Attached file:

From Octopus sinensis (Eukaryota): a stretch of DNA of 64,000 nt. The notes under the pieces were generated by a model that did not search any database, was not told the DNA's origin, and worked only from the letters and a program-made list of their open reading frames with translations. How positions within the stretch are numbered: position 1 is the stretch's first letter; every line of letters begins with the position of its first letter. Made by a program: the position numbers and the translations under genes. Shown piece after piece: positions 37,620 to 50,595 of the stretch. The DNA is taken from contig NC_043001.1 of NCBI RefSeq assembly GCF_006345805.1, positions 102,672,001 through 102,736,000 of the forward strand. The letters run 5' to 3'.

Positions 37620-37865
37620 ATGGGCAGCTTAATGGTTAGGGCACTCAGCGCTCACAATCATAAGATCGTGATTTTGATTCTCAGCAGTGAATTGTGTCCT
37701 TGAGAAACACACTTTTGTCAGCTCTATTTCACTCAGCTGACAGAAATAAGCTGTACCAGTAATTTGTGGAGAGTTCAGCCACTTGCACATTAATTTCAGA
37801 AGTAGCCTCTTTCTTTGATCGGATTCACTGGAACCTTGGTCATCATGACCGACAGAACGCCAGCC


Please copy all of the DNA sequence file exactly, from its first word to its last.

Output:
From Octopus sinensis (Eukaryota): a stretch of DNA of 64,000 nt. The notes under the pieces were generated by a model that did not search any database, was not told the DNA's origin, and worked only from the letters and a program-made list of their open reading frames with translations. How positions within the stretch are numbered: position 1 is the stretch's first letter; every line of letters begins with the position of its first letter. Made by a program: the position numbers and the translations under genes. Shown piece after piece: positions 37,620 to 50,595 of the stretch. The DNA is taken from contig NC_043001.1 of NCBI RefSeq assembly GCF_006345805.1, positions 102,672,001 through 102,736,000 of the forward strand. The letters run 5' to 3'.

Positions 37620-37865
37620 ATGGGCAGCTTAATGGTTAGGGCACTCAGCGCTCACAATCATAAGATCGTGATTTTGATTCTCAGCAGTGAATTGTGTCCT
37701 TGAGAAACACACTTTTGTCAGCTCTATTTCACTCAGCTGACAGAAATAAGCTGTACCAGTAATTTGTGGAGAGTTCAGCCACTTGCACATTAATTTCAGA
37801 AGTAGCCTCTTTCTTTGATCGGATTCACTGGAACCTTGGTCATCATGACCGACAGAACGCCAGCC